Following the laboratory tests, the team performed some field tests in Clacton, on the Essex coast, far from the controlled laboratory environment of NPL's Teddington site. Instead of using the lab-based guarded hot plate facility, the team used portable wireless sensors and a thermal camera.

Spartan's Mark Minter and John Morgan, and pro-windsurfer Chris Murray donned their wetsuits and joined NPL's Dr Richard Dudley and Dr Rob Simpson on a chilly day in March 2010 to test the wetsuits in their natural habitat – in the sea and on the beach.

Richard and Rob monitored Mark, John and Chris' body temperatures throughout the trial using wireless temperature sensors taped under their right armpits.

The thermal camera was used to measure each man's temperature, in his dry wetsuit, before entering the sea. The three men then spent up to two minutes in the sea, to simulate the short spells of time windsurfers typically spend in the sea, before being measured by the thermal camera again. The men then spent ~10 minutes exercising in the sea, to simulate the longer periods of time surfers and swimmers endure in the water. The fourth and final measurement of the day was taken of the men after they had been standing in their (wet) wetsuits in the cold breeze for ~10 minutes.

What was interesting about the difference between the laboratory and field tests was that, in the lab the wetsuits' surface finish made no difference to how well it insulated against heat loss. But, in the field tests the surface finish had a measurable effect on how well the wetsuit kept its user warm. This difference is caused by wind wicking moisture (and therefore heat) away from the surface of the wetsuit via convection – or 'wind chill'. The effect of wind chill has been recognised for some time, but measuring it in this way increases our understanding of it, and can help wetsuit manufacturers mitigate its effects.

The Impact

The potential impact of this collaborative research is wide-reaching.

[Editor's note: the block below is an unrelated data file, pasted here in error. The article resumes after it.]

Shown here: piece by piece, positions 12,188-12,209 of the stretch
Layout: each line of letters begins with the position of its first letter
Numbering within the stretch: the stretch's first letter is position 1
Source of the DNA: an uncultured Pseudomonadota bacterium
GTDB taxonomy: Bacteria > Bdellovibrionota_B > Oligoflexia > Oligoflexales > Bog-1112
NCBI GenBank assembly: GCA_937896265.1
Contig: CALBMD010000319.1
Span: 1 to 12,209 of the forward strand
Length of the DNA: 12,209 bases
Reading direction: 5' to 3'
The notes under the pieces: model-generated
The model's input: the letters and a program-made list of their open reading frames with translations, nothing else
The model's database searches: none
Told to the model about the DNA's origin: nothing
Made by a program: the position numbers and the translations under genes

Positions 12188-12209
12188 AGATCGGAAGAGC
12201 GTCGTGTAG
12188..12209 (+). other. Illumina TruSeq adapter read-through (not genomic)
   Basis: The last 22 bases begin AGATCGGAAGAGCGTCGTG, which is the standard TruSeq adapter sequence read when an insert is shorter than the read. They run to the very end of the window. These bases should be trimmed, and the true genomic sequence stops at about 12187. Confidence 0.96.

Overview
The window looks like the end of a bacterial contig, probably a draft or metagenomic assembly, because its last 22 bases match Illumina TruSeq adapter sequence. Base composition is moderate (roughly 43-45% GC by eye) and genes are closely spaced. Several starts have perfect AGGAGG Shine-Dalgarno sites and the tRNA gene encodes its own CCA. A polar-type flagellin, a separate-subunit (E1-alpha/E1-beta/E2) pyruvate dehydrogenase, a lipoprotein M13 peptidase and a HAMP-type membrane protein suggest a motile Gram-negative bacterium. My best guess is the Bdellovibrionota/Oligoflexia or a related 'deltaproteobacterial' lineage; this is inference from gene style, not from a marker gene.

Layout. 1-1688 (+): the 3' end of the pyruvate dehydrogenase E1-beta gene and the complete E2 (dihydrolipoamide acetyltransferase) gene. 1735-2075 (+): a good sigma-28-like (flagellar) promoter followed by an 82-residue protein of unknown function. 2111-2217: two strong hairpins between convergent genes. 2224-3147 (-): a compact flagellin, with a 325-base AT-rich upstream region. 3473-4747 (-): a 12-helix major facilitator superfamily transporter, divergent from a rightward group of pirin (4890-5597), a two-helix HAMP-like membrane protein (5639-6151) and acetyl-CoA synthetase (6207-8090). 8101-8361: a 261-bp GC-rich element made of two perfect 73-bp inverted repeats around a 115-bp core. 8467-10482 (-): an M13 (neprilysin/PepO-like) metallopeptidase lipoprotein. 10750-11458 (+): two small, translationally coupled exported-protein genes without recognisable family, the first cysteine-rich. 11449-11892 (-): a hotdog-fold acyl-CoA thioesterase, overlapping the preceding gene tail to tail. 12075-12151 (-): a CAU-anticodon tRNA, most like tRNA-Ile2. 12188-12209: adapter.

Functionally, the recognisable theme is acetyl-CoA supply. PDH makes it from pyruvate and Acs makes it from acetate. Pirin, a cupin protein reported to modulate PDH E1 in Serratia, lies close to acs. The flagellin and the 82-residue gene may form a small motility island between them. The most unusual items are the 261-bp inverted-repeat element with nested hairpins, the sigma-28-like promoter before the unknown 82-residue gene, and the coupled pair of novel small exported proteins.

In the short term, Spartan will be able to make better wetsuits, more efficiently. Which in turn will hopefully lead to improved customer-satisfaction.

In the longer term, if this work is extended to other wetsuit manufacturers and neoprene suppliers, it could have a huge social impact. Millions of people in the UK spend their leisure time enjoying activities that require wetsuits to brave the often chilly UK waters (such as surfers, scuba-divers, swimmers, tri-athletes, wind-surfers, sailors, kite-surfers etc). Improved wetsuit materials and construction could have a positive impact on these people, allowing them to spend more time in the water, and giving them the freedom to do their sport of choice in much colder conditions than they are currently comfortable doing.

"NPL's wetsuit testing has really helped us gain a better understanding of the technical side of wetsuit design. We are now focused on improving our suits by using the correct materials and fully testing everything before production. Neoprene suppliers send us samples with subjective claims as to a material's suitability for our needs, rather than objective data about its thermal performance. NPL's testing has highlighted the need to research the correct new material and has saved us producing whole ranges of suits (saving us at least £100,000) that would effectively be next to useless for the colder northern European countries we sell to."
Mark Minter, Spartan

For further information. please contact Rob Simpson

Find out more about NPL's Thermal and Materials research.

Do you have a measurement challenge that you'd like NPL's help with? If so, why not apply for NPL's Technology Innovation Fund ?

Last Updated: 29 Nov 2012
Created: 12 Nov 2010